The Office for National Statistics (ONS) has stated that UK GDP dropped by 0.1% in February, before the impact of the global coronavirus pandemic.
Official statisticians say that poor weather impacting the construction sector and hampering growth led the UK economy to slump.
Commenting on the latest GDP figures (for the three months to Feb) our head of GDP @Rob_KS_ONS said: https://t.co/bWZQTBDfB8 pic.twitter.com/14UsyFt5vv
— Office for National Statistics (ONS) (@ONS) April 9, 2020
Head of GDP at the ONS Rob Kent-Smith said: ‘Today’s figures show that in the three months to February, which was before the full effects of Coronavirus took hold, the economy continued to show little to no growth.’
According to Fran Boait, executive director of Positive Money, growth figures could get worse if Coronavirus prevention measures are not eased, while conceding that:
Doing so would be dangerous. The Government needs to put the health of the public ahead of the growth of the economy.
Government turns to Bank of England to temporarily finance Covid-19 spending
In an attempt to ensure sufficient funds for coping with coronavirus disruption, the government has expanded its overdraft with the Bank of England.
The move will allow ministers to spend more in the short term, minimising the need to raise additional funding from currency markets or bond markets.
According to the treasury, any money drawn from the Bank of England will be paid back as soon as possible and before the end of the year.
Last time the measure was used during the 2008 financial crisis, the value drawn from the facility briefly increased from £400 million to £19 billion.
In a statement, the Bank of England said:
The Government will continue to use the markets as its primary source of financing, and its response to Covid-19 will be fully funded by additional borrowing through normal debt management operations.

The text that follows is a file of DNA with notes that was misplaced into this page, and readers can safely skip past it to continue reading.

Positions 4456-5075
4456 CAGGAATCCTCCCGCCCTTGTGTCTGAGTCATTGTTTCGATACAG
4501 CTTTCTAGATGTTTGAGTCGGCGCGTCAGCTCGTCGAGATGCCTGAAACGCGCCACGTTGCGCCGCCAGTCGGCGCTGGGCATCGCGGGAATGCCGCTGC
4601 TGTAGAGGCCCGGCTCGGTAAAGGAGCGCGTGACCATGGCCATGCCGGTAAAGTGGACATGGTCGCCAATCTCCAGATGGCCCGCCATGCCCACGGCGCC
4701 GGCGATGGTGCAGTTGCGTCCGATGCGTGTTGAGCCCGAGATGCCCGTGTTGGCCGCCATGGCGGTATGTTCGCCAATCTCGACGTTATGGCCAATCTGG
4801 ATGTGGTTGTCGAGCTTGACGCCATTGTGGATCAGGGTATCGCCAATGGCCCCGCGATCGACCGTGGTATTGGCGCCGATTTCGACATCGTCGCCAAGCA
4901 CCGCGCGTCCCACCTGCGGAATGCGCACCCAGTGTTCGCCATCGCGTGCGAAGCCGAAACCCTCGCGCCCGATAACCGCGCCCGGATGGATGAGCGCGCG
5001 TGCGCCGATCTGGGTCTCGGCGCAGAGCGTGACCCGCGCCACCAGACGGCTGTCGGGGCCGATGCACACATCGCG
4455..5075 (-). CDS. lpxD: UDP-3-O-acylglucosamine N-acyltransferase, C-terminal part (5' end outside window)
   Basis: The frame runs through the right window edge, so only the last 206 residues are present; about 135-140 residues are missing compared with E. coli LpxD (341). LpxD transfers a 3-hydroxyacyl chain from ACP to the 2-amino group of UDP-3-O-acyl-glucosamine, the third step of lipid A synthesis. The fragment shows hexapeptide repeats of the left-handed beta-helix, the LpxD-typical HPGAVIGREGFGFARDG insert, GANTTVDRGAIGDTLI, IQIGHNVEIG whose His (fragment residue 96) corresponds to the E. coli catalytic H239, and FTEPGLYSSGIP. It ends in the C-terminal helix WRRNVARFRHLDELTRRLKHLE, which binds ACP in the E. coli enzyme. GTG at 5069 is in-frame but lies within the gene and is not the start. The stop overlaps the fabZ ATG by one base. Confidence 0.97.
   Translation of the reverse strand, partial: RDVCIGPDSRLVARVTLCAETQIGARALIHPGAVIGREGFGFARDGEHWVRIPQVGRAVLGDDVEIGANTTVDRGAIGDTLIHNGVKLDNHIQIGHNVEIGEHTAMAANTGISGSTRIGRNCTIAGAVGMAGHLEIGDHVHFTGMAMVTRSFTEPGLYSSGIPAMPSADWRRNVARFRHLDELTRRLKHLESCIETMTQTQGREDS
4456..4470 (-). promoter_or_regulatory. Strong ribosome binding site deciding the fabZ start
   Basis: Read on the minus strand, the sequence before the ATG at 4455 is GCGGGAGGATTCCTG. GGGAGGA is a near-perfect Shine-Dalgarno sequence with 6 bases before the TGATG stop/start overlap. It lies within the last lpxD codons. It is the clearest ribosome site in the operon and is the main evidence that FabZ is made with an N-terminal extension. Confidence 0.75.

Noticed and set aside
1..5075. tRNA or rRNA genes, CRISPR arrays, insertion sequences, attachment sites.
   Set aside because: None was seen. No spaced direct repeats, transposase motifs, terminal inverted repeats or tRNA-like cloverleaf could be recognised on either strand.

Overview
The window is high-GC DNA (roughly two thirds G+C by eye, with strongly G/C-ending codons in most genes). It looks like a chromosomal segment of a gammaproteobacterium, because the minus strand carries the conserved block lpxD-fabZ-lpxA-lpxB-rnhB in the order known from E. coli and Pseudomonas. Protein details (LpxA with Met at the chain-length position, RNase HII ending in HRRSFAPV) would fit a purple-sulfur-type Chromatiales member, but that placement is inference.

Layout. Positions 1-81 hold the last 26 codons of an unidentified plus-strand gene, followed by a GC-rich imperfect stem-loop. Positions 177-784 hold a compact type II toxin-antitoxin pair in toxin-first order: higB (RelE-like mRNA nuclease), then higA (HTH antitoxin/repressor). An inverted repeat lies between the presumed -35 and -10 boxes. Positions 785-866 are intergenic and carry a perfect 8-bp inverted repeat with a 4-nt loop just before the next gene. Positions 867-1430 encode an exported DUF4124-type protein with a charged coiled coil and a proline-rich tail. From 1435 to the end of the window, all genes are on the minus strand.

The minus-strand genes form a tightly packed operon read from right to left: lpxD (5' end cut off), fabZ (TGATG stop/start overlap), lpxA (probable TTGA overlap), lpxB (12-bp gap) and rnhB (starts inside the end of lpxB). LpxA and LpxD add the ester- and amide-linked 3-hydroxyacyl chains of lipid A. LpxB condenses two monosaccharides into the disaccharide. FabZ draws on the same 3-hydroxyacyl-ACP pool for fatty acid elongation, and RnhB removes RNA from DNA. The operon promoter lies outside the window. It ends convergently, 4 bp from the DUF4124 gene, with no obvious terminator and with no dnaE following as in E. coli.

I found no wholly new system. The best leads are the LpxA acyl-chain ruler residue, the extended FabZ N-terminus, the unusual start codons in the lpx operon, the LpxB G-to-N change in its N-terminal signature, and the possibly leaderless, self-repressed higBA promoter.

Just in: The Bank of England will directly finance the extra spending needs of the UK government on a temporary basis https://t.co/1Y8vuhatQB pic.twitter.com/EXR1UMho8K
— Financial Times (@FinancialTimes) April 9, 2020
Unprecedented number of people in the UK looking for farming jobs
A record number of searches for fruit and vegetable grower jobs have been carried out in the last weeks, according to the job search engine Totaljobs.
Steve Warnham of Totaljobs said this may be because workers have been temporarily displaced in light of the Covid-19 crisis and are now looking for work in other sectors.
Another job search platform, Indeed.co.uk, has confirmed the spike in interest. The company has reported an increase of more than 6,000% in searches for farm worker roles between 18 March and 1 April.
However, with millions of workers furloughed from their normal jobs and unemployment on the rise, there is still an enormous surplus of labour in the UK.
Mark Bridgmene, president of the Country Land and Business Association said:
The challenge is matching that excess supply that is throughout the country with the demand, both in seasonal work, and also in food processing.
So-called ‘isolation retreats’ banned on Airbnb after backlash
Airbnb has announced it will block bookings for most customers in Britain to combat an increase in so-called ‘isolation retreats’ being listed on the site.
In spite of travel restrictions and a national lockdown, Airbnb hosts have been offering properties across the country as hideaways amidst the COVID-19 pandemic.
Some Airbnb hosts have been accused of being “incredibly irresponsible” by advertising their properties as a way to escape from the #coronavirus pandemic https://t.co/smjKSO9Wza
— SkyNews (@SkyNews) April 9, 2020
Now only key workers will be allowed to book to stay in home rentals listed on Airbnb during the nationwide lockdown.
Airbnb director Patrick Robinson told SkyNews:
Restricting bookings on Airbnb to key workers and other essential stays will allow hosts to continue supporting frontline workers while following government guidance.
Categories: Business and Finance, Coronavirus, News, Politics- Parliamentary
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